Date of Award

1988

Document Type

Dissertation

Degree Name

Doctor of Philosophy (PhD)

Department

Kinesiology

First Advisor

Richard A. Magill

Abstract

This study assessed the impact of teacher feedback on student achievement in learning three tennis skills (forehand, backhand, and the serve). It also described teacher feedback patterns in teaching beginning tennis. Subjects consisted of a professional tennis instructor and 40 undergraduate male and female students enrolled in two beginning tennis classes. Fifteen 30-min instructional sessions were videotaped and audiotaped within a 10-week period. Subjects were pretested and posttested on the three tennis skills. The tapes were coded for type and frequency of teacher feedback. The mean occurrence of teacher feedback directed to individual students was about 1 (M = 1.4, SD =.9) feedback statement each session. Feedback statements which were predominantly directed to a single student (96.5%) were typically terminal (89.4%). Prescriptive or corrective feedback (52.6%) occurred slightly more often than evaluative feedback (47.4%). Feedback was more frequently directed toward part of the movement (42.9%) than toward the outcome of the movement (29.5%) or the whole movement (27.6%). When feedback was directed toward part of the movement, 91.2% of the time it was directed toward a spatial characteristic of the movements involved in performing the skill. Comparison of pretest and posttest skill achievement scores showed significant improvements for all the three tests. The quantity of teacher feedback per se and skill achievement were not related. Indications are that knowledge of performance (KP)--the equivalent of teacher feedback in teacher behavior research--operates differently than knowledge of result (KR) in motor learning.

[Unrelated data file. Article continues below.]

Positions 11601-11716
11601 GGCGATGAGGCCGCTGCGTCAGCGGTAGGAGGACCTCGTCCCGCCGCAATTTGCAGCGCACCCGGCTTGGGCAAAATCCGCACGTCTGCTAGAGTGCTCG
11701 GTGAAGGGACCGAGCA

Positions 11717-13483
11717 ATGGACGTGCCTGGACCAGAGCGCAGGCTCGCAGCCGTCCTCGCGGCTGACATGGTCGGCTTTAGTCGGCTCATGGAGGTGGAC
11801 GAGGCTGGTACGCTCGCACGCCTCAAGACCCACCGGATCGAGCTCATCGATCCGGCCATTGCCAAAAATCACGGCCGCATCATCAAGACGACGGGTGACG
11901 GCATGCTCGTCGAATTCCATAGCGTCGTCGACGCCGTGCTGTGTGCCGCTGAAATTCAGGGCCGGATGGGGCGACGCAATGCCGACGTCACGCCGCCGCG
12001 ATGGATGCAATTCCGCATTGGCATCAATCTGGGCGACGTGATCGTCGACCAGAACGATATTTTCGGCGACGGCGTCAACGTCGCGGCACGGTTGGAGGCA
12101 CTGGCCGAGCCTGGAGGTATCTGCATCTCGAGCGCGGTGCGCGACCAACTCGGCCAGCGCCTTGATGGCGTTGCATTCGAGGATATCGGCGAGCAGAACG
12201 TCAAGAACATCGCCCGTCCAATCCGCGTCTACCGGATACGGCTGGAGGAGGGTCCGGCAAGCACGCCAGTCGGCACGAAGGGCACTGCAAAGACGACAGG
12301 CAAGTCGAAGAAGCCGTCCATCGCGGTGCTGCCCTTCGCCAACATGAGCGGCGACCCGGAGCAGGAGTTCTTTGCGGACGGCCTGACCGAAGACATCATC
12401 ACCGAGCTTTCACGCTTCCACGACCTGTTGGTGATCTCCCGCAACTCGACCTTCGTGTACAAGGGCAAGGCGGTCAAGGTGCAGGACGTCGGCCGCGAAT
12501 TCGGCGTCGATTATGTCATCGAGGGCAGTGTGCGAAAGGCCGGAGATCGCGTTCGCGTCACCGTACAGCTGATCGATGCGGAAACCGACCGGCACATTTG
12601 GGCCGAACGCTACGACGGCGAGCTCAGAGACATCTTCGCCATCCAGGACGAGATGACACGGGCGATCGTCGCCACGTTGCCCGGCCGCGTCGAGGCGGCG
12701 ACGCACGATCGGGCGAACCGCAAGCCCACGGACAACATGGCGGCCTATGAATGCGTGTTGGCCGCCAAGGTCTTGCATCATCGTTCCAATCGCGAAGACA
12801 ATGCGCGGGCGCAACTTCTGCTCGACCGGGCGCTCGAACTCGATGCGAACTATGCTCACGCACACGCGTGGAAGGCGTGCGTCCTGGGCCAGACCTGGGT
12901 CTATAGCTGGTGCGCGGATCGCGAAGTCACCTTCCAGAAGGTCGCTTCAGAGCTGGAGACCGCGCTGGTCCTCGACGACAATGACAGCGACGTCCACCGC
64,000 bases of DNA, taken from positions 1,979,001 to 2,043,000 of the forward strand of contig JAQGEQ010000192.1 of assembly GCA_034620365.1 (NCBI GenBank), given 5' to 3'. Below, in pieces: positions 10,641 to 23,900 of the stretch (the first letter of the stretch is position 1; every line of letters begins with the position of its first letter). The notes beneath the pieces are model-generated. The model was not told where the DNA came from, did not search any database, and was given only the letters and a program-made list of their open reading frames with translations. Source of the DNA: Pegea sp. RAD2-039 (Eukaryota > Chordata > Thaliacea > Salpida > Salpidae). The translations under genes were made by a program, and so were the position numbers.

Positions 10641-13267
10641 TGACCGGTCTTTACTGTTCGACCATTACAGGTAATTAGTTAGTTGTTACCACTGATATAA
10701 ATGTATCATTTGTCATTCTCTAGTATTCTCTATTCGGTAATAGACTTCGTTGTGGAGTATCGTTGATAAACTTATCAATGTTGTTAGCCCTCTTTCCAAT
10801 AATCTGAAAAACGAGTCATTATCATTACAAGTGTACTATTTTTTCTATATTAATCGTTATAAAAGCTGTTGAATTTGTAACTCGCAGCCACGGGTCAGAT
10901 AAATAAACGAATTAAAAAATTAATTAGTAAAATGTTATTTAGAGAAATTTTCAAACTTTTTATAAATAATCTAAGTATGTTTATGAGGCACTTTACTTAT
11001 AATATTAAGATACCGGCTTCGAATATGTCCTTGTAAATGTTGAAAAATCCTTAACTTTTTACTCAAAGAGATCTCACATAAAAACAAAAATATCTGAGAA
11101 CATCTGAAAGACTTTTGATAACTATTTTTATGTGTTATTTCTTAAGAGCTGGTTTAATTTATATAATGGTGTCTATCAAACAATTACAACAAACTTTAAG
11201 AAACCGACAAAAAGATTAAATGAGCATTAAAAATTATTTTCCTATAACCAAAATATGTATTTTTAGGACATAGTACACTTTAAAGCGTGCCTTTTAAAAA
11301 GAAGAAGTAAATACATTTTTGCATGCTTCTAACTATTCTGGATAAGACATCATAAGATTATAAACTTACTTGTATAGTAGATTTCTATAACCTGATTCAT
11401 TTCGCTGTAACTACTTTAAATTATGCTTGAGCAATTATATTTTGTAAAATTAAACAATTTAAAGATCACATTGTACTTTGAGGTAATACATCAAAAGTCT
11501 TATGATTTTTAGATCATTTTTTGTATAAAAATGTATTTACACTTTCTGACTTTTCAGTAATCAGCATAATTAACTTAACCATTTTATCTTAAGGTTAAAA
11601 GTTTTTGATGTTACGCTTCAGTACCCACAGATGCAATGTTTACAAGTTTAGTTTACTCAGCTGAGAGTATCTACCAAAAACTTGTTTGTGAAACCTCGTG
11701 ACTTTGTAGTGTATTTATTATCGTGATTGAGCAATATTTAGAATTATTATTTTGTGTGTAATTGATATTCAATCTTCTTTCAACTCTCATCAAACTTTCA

Pages

107

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